Upgrading The DAW
Updated: Jun 6, 2019
Years and years ago, when I first came back to Malaysia, I got hired as music director at a major post-production studio, and I was first introduced to the DAW software they were using called Nuendo by Steinberg. Prior to that, when I was in the US, I was using Cakewalk Sonar for a long time and at first, I was a little apprehensive to learn to use a new DAW, since I was so used to the workflow of Sonar, which at that time, was quite innovative. For example, it was able to work with Acid loops way back in 1999. However, I digress.
The studio used Nuendo because it was a jack of all trades and a master of those trades too. It was a superb DAW for working with sound design for commercial, TV and movies, and it also had the ability to be a full-fledged music composition and production tool. In time, I got used to using Nuendo and realized just how powerful it was, and through the sheer number of music projects I produced, I got reasonably adept at using it. Some years later, the studio decided use Steinberg's Cubase DAW (a more music-centric Nuendo), and we kept on working with that.
After my time as Music Director, I moved on and became a corporate suit, in a totally different industry, but I still did personal music projects out of my home studio, using none other than Cubase. So it kind of made sense that once I decided to get back into composing full-time, I would fall back on Cubase once again. I guess I'm just too used to working with it to the point that I don't really want to check out other DAWs. But I think this brings about a point that is quite important here. I believe that once you find a DAW that works well for you, you should just run with it. Too often, people keep asking which is better and keep trying one DAW over the other, and all this takes up too much time; time that should be used actually make music. Unless the DAW you're using doesn't jive with your music workflow, I don't think there is a need to change. And I think all the DAWs out there are pretty darn good at what they do anyway, and they can all produce awesome sounding results, they just go about it in different ways. Check out this link showing the different DAWs and the famous music-makers that use them.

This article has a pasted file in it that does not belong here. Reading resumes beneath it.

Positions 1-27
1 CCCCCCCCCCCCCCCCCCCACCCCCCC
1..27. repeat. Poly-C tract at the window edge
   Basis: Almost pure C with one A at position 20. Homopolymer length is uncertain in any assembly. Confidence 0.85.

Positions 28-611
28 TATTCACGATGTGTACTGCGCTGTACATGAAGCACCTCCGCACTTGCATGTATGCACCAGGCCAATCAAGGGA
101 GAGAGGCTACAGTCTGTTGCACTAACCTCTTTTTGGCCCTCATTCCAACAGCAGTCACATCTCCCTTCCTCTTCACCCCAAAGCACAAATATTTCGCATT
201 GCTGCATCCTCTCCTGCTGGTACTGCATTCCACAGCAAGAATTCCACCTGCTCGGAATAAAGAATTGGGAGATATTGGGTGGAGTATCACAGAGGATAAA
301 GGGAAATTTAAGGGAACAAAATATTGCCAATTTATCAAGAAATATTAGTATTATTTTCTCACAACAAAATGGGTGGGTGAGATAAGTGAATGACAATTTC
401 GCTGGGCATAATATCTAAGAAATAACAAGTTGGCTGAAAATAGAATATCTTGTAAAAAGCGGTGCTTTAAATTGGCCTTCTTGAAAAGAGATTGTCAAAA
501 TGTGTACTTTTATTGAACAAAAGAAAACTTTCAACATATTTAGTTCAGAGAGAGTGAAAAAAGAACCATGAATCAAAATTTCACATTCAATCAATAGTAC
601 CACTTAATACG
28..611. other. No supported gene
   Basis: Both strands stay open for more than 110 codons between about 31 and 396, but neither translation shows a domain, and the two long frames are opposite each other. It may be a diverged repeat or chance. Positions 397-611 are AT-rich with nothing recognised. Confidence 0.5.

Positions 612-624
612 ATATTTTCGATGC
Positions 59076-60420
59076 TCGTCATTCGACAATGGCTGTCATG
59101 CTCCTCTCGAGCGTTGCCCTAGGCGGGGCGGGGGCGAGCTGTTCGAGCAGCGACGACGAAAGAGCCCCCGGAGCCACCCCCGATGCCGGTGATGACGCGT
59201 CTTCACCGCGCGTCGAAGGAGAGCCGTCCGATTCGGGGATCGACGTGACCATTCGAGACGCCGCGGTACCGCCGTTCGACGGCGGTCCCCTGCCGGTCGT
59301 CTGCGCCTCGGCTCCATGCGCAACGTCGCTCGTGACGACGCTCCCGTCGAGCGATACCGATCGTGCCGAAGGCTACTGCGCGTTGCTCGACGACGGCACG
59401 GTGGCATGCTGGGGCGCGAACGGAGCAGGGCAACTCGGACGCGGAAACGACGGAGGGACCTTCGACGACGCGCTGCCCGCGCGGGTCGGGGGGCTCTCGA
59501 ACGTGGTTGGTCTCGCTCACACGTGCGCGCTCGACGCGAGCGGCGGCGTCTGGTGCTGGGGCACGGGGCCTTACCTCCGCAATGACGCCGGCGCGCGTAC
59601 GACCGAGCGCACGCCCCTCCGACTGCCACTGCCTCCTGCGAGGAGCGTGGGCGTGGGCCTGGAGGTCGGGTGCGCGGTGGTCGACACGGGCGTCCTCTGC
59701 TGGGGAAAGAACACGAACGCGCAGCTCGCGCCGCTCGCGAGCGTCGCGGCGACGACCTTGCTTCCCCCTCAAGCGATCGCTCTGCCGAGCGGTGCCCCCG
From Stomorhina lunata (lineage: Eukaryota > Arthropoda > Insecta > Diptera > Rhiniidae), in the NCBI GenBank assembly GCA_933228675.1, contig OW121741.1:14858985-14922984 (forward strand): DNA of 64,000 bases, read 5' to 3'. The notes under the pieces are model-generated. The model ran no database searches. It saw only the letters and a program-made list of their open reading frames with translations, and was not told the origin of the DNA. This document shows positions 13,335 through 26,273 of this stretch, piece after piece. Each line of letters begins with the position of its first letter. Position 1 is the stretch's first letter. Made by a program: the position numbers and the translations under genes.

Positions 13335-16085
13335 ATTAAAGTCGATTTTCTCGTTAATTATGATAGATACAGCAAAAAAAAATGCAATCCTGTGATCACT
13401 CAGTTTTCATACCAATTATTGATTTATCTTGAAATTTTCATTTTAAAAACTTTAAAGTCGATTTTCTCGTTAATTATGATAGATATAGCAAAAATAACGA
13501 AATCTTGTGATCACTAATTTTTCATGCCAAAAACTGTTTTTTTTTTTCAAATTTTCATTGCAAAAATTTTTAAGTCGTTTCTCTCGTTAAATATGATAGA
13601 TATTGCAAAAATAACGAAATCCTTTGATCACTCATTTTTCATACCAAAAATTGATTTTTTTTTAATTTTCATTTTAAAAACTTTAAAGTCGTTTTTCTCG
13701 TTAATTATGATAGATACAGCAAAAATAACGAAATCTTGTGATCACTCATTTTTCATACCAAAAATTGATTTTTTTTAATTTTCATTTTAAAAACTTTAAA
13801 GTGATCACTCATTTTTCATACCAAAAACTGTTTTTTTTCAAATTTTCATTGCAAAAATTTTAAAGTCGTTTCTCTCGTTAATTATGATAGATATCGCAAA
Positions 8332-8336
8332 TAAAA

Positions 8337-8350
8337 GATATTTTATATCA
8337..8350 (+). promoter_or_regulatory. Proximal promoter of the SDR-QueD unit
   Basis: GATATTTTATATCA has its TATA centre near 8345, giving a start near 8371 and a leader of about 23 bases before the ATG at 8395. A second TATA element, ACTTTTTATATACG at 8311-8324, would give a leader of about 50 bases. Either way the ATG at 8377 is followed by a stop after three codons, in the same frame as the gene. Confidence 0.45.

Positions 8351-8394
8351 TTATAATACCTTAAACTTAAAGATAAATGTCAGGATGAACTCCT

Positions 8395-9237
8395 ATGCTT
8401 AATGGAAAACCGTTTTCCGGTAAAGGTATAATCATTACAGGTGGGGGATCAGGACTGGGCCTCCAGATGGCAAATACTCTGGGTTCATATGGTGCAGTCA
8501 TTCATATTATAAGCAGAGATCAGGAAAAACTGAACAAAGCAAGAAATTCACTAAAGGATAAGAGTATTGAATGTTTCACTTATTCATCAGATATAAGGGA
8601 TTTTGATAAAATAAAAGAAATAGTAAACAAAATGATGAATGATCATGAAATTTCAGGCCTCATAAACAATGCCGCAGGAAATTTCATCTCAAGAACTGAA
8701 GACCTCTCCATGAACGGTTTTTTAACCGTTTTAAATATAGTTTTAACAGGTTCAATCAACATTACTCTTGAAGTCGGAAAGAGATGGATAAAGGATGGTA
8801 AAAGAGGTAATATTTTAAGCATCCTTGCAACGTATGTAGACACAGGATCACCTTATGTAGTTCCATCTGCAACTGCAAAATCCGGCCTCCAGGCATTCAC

I just upgraded my version of Cubase Pro from 9.5 to 10, and I kept the old version on my computer just in case version 10 had problems running on my computer. I usually keep the previous generation of Cubase Pro whenever I install the latest version. I think that's a pretty good way to ensure your ongoing projects are not interrupted.
So for those of you starting out in music production who are contemplating which DAW to get, do try some of them, of course, but choose one soon and get into the business of making music, because it isn't the DAW that is really responsible for the music, it's you.